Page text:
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Old 21-08-2006, 06:26   #12
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also does anyone use that solid rod steering that small powerboats use, just trying to examine the options and a friend mentioned this
sean
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Old 21-08-2006, 11:13   #13
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I have a morse system with the solid rod going through the pivot tube of my outboard. (I have a diesel outboard 27 hp), rather than having a wheel to control, I just have a single handle with a spinner on it like a winch handle, and can gain some benefit for berthing by steering the outboard. Lack of space restricts movement to about 20 degrees either side, but in low wind, that enables me to spin the boat around easily.
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Old 21-08-2006, 13:16   #14
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Steve R,

The closer the valve to the cylinder the better. But, if your hyd. lines are large enough (non-restrictive) it shouldn't be a problem. The object is not to restrict the flow pattern. All your fittings and lines should be a size larger or more then the size of your cyl. in/outlets. Even the length of your lines can start a flow restriction.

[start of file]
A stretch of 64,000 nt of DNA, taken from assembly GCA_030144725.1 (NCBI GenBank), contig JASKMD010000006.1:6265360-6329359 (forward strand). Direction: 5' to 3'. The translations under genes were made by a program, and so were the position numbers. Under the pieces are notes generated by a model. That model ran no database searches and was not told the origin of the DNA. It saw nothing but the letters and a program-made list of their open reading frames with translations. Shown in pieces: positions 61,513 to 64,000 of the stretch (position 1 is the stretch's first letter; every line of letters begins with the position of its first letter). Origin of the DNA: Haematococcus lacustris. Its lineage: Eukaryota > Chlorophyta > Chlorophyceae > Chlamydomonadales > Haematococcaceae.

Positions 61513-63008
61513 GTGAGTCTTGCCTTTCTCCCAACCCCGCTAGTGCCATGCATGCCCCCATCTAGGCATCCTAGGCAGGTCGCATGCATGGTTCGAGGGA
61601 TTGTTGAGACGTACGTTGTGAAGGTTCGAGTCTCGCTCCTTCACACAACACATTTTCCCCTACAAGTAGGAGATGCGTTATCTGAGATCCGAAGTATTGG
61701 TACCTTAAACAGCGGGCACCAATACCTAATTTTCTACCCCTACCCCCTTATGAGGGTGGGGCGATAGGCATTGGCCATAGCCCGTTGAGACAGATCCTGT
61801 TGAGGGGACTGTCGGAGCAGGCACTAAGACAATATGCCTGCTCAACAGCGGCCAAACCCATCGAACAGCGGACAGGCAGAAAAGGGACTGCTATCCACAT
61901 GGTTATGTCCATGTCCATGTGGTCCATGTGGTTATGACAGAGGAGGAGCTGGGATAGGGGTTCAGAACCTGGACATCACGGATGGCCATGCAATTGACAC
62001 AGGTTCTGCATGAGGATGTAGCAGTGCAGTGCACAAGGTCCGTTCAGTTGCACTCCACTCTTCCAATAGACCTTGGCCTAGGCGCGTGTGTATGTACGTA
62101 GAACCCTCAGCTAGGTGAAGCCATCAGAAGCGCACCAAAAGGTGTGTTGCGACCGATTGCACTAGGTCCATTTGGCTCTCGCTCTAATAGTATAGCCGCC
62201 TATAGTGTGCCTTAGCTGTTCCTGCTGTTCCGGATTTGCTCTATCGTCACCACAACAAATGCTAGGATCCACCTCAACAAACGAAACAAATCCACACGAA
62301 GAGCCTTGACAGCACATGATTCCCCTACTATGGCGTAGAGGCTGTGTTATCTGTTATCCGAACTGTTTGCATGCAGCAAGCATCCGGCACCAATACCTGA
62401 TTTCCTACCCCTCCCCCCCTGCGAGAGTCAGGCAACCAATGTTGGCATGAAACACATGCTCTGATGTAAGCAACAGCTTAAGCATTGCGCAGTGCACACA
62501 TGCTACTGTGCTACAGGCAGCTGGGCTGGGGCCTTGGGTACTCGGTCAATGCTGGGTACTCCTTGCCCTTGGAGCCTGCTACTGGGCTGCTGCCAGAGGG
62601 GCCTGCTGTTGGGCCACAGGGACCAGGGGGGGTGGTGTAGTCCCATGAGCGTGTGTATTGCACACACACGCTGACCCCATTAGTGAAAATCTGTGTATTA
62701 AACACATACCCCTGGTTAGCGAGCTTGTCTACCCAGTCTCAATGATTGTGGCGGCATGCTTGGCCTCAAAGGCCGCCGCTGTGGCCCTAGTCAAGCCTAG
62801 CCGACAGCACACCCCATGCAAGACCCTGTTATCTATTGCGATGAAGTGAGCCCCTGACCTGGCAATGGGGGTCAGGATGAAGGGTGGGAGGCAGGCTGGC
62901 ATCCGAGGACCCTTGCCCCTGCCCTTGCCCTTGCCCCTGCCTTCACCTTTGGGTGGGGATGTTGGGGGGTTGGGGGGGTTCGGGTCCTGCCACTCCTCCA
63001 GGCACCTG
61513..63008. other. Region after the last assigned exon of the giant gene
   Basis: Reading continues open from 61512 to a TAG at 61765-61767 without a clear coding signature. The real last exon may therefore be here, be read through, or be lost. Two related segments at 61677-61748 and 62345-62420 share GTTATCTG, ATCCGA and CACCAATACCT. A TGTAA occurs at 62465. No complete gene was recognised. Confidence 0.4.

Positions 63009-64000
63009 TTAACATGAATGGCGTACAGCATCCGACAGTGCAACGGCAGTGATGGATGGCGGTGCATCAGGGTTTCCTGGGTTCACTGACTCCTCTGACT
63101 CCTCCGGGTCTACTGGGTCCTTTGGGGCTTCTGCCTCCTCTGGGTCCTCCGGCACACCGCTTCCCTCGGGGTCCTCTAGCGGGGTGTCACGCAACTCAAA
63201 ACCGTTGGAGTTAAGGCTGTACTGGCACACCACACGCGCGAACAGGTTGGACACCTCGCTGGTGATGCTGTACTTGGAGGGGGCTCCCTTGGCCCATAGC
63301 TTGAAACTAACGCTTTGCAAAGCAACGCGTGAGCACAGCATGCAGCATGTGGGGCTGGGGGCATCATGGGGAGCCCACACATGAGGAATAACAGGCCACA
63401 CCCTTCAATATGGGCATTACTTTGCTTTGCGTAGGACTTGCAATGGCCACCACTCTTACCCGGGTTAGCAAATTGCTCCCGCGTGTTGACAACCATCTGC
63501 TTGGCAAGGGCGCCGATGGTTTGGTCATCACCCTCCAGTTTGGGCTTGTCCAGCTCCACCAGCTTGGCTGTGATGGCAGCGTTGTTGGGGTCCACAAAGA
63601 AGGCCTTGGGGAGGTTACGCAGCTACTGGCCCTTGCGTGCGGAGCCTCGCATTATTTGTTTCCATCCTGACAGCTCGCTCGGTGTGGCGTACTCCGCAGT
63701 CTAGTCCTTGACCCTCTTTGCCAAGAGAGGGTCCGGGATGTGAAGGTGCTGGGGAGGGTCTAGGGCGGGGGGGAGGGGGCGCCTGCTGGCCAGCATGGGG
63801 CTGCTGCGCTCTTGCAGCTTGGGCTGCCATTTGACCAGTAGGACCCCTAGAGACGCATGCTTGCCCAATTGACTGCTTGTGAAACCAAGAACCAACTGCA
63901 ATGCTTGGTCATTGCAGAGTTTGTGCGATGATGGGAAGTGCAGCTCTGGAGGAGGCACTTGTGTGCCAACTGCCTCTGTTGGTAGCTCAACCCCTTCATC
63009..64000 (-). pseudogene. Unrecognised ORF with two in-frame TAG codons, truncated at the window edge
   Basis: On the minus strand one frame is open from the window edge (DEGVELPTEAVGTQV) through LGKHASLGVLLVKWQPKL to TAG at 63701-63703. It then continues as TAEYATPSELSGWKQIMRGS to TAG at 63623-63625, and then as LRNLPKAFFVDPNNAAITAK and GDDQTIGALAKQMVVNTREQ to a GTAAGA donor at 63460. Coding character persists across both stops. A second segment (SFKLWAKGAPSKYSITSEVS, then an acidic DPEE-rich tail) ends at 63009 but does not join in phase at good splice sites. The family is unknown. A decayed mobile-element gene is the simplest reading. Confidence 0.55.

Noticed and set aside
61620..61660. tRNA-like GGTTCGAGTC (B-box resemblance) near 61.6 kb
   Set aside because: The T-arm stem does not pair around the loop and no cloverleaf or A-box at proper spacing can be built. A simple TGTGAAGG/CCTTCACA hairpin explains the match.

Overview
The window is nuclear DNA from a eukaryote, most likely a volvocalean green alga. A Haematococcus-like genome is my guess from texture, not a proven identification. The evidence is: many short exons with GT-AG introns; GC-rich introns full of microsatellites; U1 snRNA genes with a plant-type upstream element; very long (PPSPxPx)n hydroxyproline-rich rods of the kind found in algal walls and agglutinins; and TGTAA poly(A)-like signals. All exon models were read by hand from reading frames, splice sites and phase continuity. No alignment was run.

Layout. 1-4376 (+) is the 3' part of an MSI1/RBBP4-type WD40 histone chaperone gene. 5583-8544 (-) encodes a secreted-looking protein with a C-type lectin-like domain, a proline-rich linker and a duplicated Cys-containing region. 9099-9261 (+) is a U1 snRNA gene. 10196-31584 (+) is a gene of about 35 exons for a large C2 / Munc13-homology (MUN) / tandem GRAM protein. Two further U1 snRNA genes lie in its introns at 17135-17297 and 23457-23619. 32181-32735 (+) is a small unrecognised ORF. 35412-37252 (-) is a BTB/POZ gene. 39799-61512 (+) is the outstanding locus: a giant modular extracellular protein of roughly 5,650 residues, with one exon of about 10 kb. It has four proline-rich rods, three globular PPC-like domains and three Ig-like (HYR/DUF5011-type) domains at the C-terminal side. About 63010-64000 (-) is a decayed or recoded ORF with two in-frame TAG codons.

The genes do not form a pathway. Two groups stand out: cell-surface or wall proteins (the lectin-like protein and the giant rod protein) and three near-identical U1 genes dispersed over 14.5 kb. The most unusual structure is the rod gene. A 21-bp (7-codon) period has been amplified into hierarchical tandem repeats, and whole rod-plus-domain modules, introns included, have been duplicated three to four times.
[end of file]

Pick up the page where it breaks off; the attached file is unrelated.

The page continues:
And all of the line should be hard lines (secured) except a flex area needed for movement of the cylinder. In the picture where the cyl. lines are on a pad, are secured now at the elbows.

I don't know if Morse/Teleflex offers a bypass valve but I'm sure the Kolbelt would adapt. There may be some out there in the hydraulic industry but they'd be made of steel. The Kolbelts are preset to 1500 psi.
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Old 21-08-2006, 13:55   #15
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Thanks for the data on the hydraulic systems. I have not had one in a boat, and have certainly learnt a lot from this. The one thing that is missing in your diagrams is how you include a hydraulic control from the autopilot?